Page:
Патент USA US2405986код для вставки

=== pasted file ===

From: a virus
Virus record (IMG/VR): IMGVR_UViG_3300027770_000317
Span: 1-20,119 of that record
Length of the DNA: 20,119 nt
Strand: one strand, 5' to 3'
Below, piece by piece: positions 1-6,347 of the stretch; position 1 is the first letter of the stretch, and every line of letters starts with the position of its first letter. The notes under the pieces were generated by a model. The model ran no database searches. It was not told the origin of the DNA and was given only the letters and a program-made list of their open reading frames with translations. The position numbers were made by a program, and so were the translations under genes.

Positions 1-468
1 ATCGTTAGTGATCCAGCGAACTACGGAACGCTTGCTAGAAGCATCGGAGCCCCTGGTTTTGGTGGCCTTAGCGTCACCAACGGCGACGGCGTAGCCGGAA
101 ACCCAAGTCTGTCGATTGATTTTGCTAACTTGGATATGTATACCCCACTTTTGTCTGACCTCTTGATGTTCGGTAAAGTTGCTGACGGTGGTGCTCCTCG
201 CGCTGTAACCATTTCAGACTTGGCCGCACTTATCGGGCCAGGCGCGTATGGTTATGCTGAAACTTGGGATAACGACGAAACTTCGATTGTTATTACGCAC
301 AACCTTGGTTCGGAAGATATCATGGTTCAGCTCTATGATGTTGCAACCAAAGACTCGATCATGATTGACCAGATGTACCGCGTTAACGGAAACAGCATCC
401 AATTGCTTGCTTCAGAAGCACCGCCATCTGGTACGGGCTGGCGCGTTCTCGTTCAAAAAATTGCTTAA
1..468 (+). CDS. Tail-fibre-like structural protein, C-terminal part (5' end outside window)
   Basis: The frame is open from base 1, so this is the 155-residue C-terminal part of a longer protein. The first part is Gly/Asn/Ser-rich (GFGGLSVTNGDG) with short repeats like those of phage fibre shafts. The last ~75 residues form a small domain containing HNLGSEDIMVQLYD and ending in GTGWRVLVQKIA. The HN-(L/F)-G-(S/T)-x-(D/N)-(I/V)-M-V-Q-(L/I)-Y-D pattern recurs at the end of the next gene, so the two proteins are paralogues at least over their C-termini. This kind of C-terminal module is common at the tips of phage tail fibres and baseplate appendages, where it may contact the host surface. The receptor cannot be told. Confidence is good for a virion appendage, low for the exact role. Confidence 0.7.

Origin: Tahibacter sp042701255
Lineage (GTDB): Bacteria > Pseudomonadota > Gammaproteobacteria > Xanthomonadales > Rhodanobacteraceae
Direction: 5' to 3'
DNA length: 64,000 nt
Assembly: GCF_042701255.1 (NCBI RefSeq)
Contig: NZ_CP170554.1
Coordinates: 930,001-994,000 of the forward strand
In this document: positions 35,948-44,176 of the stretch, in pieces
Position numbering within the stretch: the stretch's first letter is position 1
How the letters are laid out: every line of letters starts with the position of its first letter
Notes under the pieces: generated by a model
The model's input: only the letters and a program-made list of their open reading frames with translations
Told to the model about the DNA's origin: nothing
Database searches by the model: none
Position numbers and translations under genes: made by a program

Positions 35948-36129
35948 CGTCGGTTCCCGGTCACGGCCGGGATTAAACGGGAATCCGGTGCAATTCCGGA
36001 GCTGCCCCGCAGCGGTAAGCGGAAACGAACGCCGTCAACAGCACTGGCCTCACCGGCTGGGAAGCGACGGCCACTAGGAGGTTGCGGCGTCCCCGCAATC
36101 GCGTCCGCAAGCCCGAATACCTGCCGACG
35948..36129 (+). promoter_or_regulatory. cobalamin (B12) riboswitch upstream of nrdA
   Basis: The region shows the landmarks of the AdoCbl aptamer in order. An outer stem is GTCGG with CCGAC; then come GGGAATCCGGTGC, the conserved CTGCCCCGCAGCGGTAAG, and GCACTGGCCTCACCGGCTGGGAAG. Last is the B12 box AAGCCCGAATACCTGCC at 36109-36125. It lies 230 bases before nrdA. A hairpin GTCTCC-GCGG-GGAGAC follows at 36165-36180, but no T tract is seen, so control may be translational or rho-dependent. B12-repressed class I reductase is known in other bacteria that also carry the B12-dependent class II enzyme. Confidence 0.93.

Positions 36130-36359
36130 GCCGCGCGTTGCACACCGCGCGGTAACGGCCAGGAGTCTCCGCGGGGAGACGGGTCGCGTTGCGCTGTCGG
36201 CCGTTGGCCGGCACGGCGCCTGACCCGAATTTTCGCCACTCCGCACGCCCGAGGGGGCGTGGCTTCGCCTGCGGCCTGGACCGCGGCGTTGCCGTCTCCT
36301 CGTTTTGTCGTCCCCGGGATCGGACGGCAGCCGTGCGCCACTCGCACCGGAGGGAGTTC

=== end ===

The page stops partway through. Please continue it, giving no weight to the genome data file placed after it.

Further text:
Aug'. 26, ÉQ46. ’ DfJ.. SULL-IVAN ` FUEL 2,405,986 ' CONTAINER >Filed.A Jan. 22, 19.42 ` ...FTE-'l Ren,” ídôèsvíve .-. . . . .- . ._ . . . . . . . . . . . . Compound@ Q7 98 ¿QS/er ' l 2. Profe 'cÍz'a/e Cove/#zwi _ ' INVENTQR. ATTORNEY' 'l , 2,405,986 Patented Aug. 20, 1946 UNITED STATES PATENT oFF-ica FUEL CONTAINER'. David. J.. Sullivan, Fairfield, Conn., assignor to E. I. du Pontde Nemours & Company, Wilming ton„De1., a corporationA of Delaware ApplicationJanuary'ZZ, 1942, Serial No. 427,838 4 Claims. (Cl. 154-43`.5`)` 1. This invention. relates to fuel. containers and more particularly toI an improved. fuel container of the self-sealing type. The fuel containers or cells. which. this inven tion is designed to improve are those composed of a plurality of. layers of. material and in which « it is desired that the layer in Contact with: the fuel be completely impermeable thereto and Wholly resistant to` its solvent action. More par ticularly this invention is concerned with the im provement of self-sealing containers of the. kind subjectto machine gun nre-„as for example those used on military aircraft, combat. vehicles such as tanks, armored-cars, etc. These: fuel-cells, for 2. rubbery polymers. are not sufficiently impermeable to the. hydrocarbon fuels. In the- case. of, the above mentioned rubbery polyester-amides,various difficulties are encoun tered when it is attempted, as in the practice of this invention, to use films of such thinness as will retain, the required'. flexibility in the tank rather than to use thicker films Which, sincethey are rubbery like» the remaining laminae, do not impair the ilexibility ofthe cell. vrI‘hese difû'cul ties, in addition to that of impermeability pre viously mentioned, include that of adhesion which sistance neoprene', or like- synthetic rubber, in has been avoided previously by the. use of inter mediate ñbrous material,V Such as Wood flour, to permit the use of specific cements for the dif ferent laminae. For these. andì other reasons the contact with the> fuel- contents, a. layer, such as neoprene compounded- with softeners, which ex pands mechanically to close perforations, a layer thin films thatfcan be obtained from solutioncan not be realized in the absence of the further re example, may comprise a layer- of solvent.` re such as raw rubber'which swells. rapidly to close l the perforation when the> initially escapingi liq uid contacts this layer, and an outer covering of vulcanized rubber, leather, etc. In the variations in. such constructions: and materials used therein, it is desirable; in the in terests of long life in- the cell that thev synthetic rubber layer be provided. with a- flexible coa-ting which is impervious to the fuel and insensitive to its solvent action, inasmuch- as theV first. men tioned synthetic rubber layer, which has been previously used as the; inner liner has. been found to permit some diffusionv of. fuel vapor and tof in crease in weight undesirably onv continued con tact With the .fuel and is particularly' subject~ to attack by aromatic hydrocarbon fuels. If thezfuel ;' seeps into the next layer' of softened synthetic rubber, or particularly if it` entersv the: raw rub ber layer, the cell deteriorates. rapidly; i'. e. its sealing properties are adversely’ affectedv and the cell wall may be distorted.> In the` application ofy Harold S. Holt, Serial No. 427,837, filed of even date herewith, there is dis' closed 1a fuel cell in which the inner liner is. ap plied as a sheeting composed of a polyamide' of the rubbery type, particularly the polyester- _ full advantages inherent in the application of the quirements described. herein. This invention has as an. object an improved fuel container. A. further object is a fuel cell or container composed. of a plurality of' laminae inv which. the inner lines. is a ilexible thinv iilm or skinA of highly impervious substance bonded to a supporting layer of rubbery material. Other objects will appear hereinafter. The abovev objects are accomplished by apply ing as the inner .liner of” a. flexible fuel tank -`a thin film. of synthetic- linear polyamide in ac cordanceswiththe procedure which will be more fully described. In one aspect of.` my invention improvedv fuel cells of the type previously de scribed are. obtained by means ofl an inner liner consisting of al thin', flexible, solvent impervious polyamide film or> skin directly and strongly bonded to the rubbery layer by- certain resins. In another aspect of the invention the cells are improved by applying with the above. mentioned or other suitable bonding means` a thinfilm. of a polyamide described in more detail below which I have found tof be peculiarly adapted to the present-purpose. The polyamides used in. the- practice of' this invention. are of the general type. described in U. S. Patents 2,071,253 and 2,130,948. The poly amides. These. polymers can be applied. as rela amides of this kind are the reaction products tively thick sheets because, being rubbery as are the other laminae„the flexibility of the cell', which of linear polyamide-forming ccmpositions,_ for is a characteristic desirable in aircraft. use, is. not impaired. The use of. thin films of. these poly' mers ist not practicable because their fabrication example onel composed of bifunctional reacting materialY containing two amide-forming groups each of whichv is> complementary to` an amide into thin sheets requires excessive milling which degrades thesheet.. and because those ñlms that ,forming‘ group in other molecules in said» com position. ’I‘hese polyamides as describedv above yor as. otherwise identified hereinafter canv be ob. can be obtained from solution inthe case.- of the ' tained, for.l example, by self-polymerization of a 2,405,986 3 monoaminomonocarboxylic acid, or by reacting a diamine with a dibasic carboxylic acid in sub stantially equimolecular amounts, it being under stood that reference herein to the amino acids, diamines and dibasic carboxylic acids is intended to include the equivalent amide-forming deriva tives of these reactants. In the polymers made with these reactants the average number of car bon atoms separating the amide groups is at least two. On hydrolysis with hydrochloric acid the amino acid polymers yield the amino acid hydro chloride and the diamine-dibasic acid polymers yield the diamine hydrochloride and the dibasic carboxylic acid. , ’ In the accompanying drawing . Fig. 1 is a perspective view of a fuel tank em bodying the invention, and 4 amides and interpolyamides obtained from the previously mentioned polyamide-forming reac tants only. The relatively thick, rubbery, solvent resistant layer indicated at 9 in the drawing can, however, be composed of the rubbery polymers, examples of which are the superpolyester-amides such as the reaction product of hexamethylene diammonium adipate, adipic acid and ethylene glycol, or of other polyamide-forming composi tions containing glycols, hydroxy acids, amino a1 cohols, etc. A polyamide which is of outstanding value as the inner liner of the fuel cells of this invention because of its high impermeability in thin films to the fuel together with the ease in obtaining these ñlms from solution is the interpolyamide obtained from substantially equimolecular amounts of Fig. 2 is a sectional view through one of the hexamethylenediamine, adipic acid, sebacic acid walls illustrating a preferred construction. and aminocaproic acid, the proportions of these The fuel tank l, the top, bottom, side and end 20 reactants preferably being such as would yield walls of which are fabricated as shown in Fig. 2, 40% of hexamethylene adipamide, 30% of hexa can be of any desired shape and is provided with methylene sebacamide, and 30% of the aminoca’ an outlet 5 leading to the fuel line not shown. proie acid polymer. This polyamide is most con The outlet 5 can consist of a metal tube or a neo veniently made by heating to polymerization a prene or a polyamide lined rubber tube provided 25 mixture of the diamine-dibasic acid salts (e. g. with a flange 6 which is cemented or vulcanized hexamethylenediammonium adipate and hexa to one of the laminae comprising the cell. A sim methylenediammonium sebacate) with the self ilar flange 6, having a fuel inlet consisting of an polymerizable amino acid. This polyamide is upright portion 3 providing with a cap 2 is ce readily soluble in suitable and available solvents, mented or otherwise Secured to the cell. 30 such as ethanol-water mixtures, hot alcohols such The numeral 'l indicates the inner layer of thin as butanol, and chlorinated hydrocarbon-alcohol impermeable and solvent resistant synthetic lin mixtures. In the case of this polyamide, as in the ear polyamide which in use is in contact with the case of other polyamides yielding thin~impermefuel contents and which is bonded by means of able ñlms presenting difficulty from the stand the resin adhesive 8 described below to the layer 35 point of adhesion, it is preferred to use as the 9 of fully polymerized neoprene or other synthetic adhesive certain resins obtained by reacting form rubber or rubbery material. The substances of aldehyde with other resin-forming reactants, this kind disclosed herein are tough, water-insolu namely, phenol-formaldehyde resins as exempli ble materials having substantial resistance to the ñed by the reaction product of diphenylol-pro fuel contents which are usually aliphatic and/or 40 pane and formaldehyde, and 'sulfonamide-form aromatic hydrocarbons. The numeral l0 desig aldehyde resins as exemplified by the reaction nates a layer of material (for example neoprene product of toluenesulfonamides and formalde compounded with softeners and having a softness hyde. ' of 30 durometer as compared to the harder layer The thin polyamide film for example, is at 9 of 60 durometer) which mechanically expands tached to the solvent resistant synthetic rubber or stretches under the deforming action of the layer 9 by means of an anchor coat composed of puncturing object and then by its resilience re equal parts of a solution of diphenylol-propane turns to its original position, thus closing the formaldehyde resin in one part of ethyl alcohol puncture to reduce the leakage of fuel to a min imum. A layer of raw rubber l l or other mate rial which swells readily on contact with the fuel is provided as a means for stopping or further reducing any leakage not completely stopped by the layer I0. The layer l2 is a protective cover ing which may be composed of leather, vulcan ized rubber or other suitable flexible material. The layers 9, l0 and Il are adhered by suitable cements or mutual solvents‘in accordance to well and of a solution of one part the above described interpolyamide in a mixture of' one-half partethyl alcohol and one-half part water. This coating is applied to the base surface 9 after which the polyamide is applied from a film-form ing solution which can be the solution of the poly amide in the alcohol and water mixture men tioned above. The polyamide is thus applied in a series of successive coatings until a nlm which is preferably from .3 mm. or approximately 12 mils known procedure. (0.6 oz./sq. yd. by weight) to .05 mm. or approx The material shown in Fig. 2, in which the size 60 imately 2 mils (l oz./sq. yd. by weight) is built up. of the layers have been .exaggerated for clarity, The adhesive can be applied alone from a solu can be formed into the tank shown in Fig. 1 by tion of the resin in organic solvent instead of as procedure consisting of building the inner lining a co-solution with the polyamide. For produc of the tank on a suitable form. 'I'his inner lining is heated to polymerize the seaming cement after which the other laminae are applied and cement ed in designated succession. In the preferred practice of this invention the rubbery type polyamides, usually obtained by in tion coating of the resin and polyamide on rolls of the base material comprising the layer 9 or this layer attached to the other layers, application of the solution by regular knife coating is preferred, although the surface coatings can -be applied by roller coating, hand brushI or spray gun methods. cluding bi-functional ester-forming reactants, are 70 Phenol-formaldehyde and sulfonamide-formal avoided since, as previously indicated, these poly dehyde resins in addition to those mentioned mers are diiiicult to obtain in the thin films used above which can be used in bonding the thin poly amide ñlm to the synthetic rubber layer include that can be obtained from solution do not have modified phenol-formaldehyde resins known un the high impermeability of the straight poly 75 der the trade names of BU 1680 and HHI Am in the practice of this invention, and since those 2,405,986 berol, and Santolite resins designated as MS and MHP. Other polyamides which yield from solution rubber fuel storage tanks are put, for example in thin, flexible, fuel-impermeable films and which airplanes, trucks, military tanks and boats. can be bonded to the synthetic rubber layer by the above mentioned resins include the polymers As many apparently widely different embodi ments of this invention may be made without departing from the spirit and scope thereof, it is to be understood that I do not limit myself to the speciñc embodiments thereof except as de obtained from hexamethylenediammonium adi pate and decamethylenediammonium sebacate; hexamethylenediammonium adipate and amino caproic acid or epsilon-caprolactam; hexamethyl enediammonium adipate, hexamethylenediam.. monium azelate, and aminocaproic acid; hexa methylenediammonium adipate and 12-amino stearic acid; hexamethylendiammonium adipate, hexamethylenediammonium sebacate and piper azinium adipate. ' tank of this invention is advantageously used for all purposes to which non-rigid synthetic Ifined in the appended claims. I claim: l. A self-sealing fuel container, the walls of which comprise flexible sheet material compris ing a plurality of adherent laminae, said laminae comprising an outer layer of raw rubber adapted to swell on Contact with a hydrocarbon liquid, a The synthetic rubbers referred to herein which .layer which mechanically expands to close open are resistant to petroleum and other hydrocar ings caused by perforations and which comprises bon solvents are materials of the kind which have plasticized neoprene, a layer 0f neoprene which been previously used in the manufacture of flex is substantially harder than said last mentioned ible fuel containers. These rubbers, which are layer and which has substantial resistance to defined in Bureau of Standards Circular C-427, ' the solvent action of hydrocarbon liquid, and a last paragraph on page 3, include ethylene poly layer of polyamide which is suûiciently thin to sulfide rubbers known as Thiokol, and those de retain the flexibility of said sheet material but rived from butadiene, known under the trade 25 which is essentially impermeable to hydrocarbon names of Perbunan, Hycar, Ameripol, Chemi liquids, said polyamide layer being a film com gum and Neoprene Type I which is formed by the posed of superposed polyamide coatings consist polymerization of 2-chlorobutadiene. ing essentially of amide-forming reactants and The transpiration rate of fuels through the in having a total thickness of from .05 mm. to .3 mm. ner liner of the improved fuel cells described here 30 2. A self-sealing fuel container, the Walls of in is much less than in the case of the fuel tanks of which comprise flexible sheet material compris like type heretofore used. Thus with an inner lin ing a plurality of adherent laminae, said laminas` er of the polyamide previously mentioned prepared comprising an outer layer of raw rubber adapted from hexamethylenediammonium adipate, hexa to swell on contact with a hydrocarbon liquid, a methylenediammonium sebacate, and aminoca 35 layer which mechanically expands to close open proic acid, the transpiration rate, depending on ings caused by perforations and which comprises the particular conditions, is from one-ñfth to plasticized neoprene, a layer of neoprene which is one-tenth that of the inner liner of the previously substantially harder than said last mentioned known cells. layer and which has substantial resistance to The self-sealing cells disclosed herein are, for 40 the solvent action of hydrocarbon liquid, a ñlm the reasons pointed out above, of unusual value of resin selected from the group consisting of for use as the fuel tanks of vehicles subjected phenolformaldehyde and phenolsulfonamide res to gun fire. The present flexible fuel `containers ins, and a polyamide layer which is bonded by are highly resistant to the leaks caused by Vibra said resin to said harder neoprene layer and which tion which often occur from this cause in metal is sufliciently thin to retain the flexibility of said sheet material but which is essentially imperme tanks. The insertion of the present flexible self sealing cells in a metal container is, however, not precluded, although this practice is not usual. able to hydrocarbon liquids, said polyamide layer being a film composed of superposed polyamide This invention also makes possible the manufac coatings consisting essentially of amide-forming ture of improved iiexible fuel tanks of the non 50 reactants and having a total thickness of from sealing type. Such tanks may, for example, be y.05 mm. to .3 mm. constructed from a fabric coated on one or both 3. The self-sealing fuel container set forth in sides with neoprene or other synthetic rubber claim l in which said resin is the reaction prod which bears a skin coating of a polyamide as in uct of diphenylolpropane and formaldehyde. ner liner in contact with the fuel, or they may 55 4. The fuel container set forth in claim 1 in be constructed from an unsupported sheet of which said polyamide is the interpolyamide ob neoprene or other synthetic rubber having an tained from substantially equimolecular amounts ' inner skin coating of polyamide and without of hexamethylene diamine, adipic acid, sebacic fabric backing. Such cells are usually supported acid,- and aminocaproic acid. in a metal container since their cell walls have 60 little mechanical strength. The improved fuel DAVID J. SULLIVAN.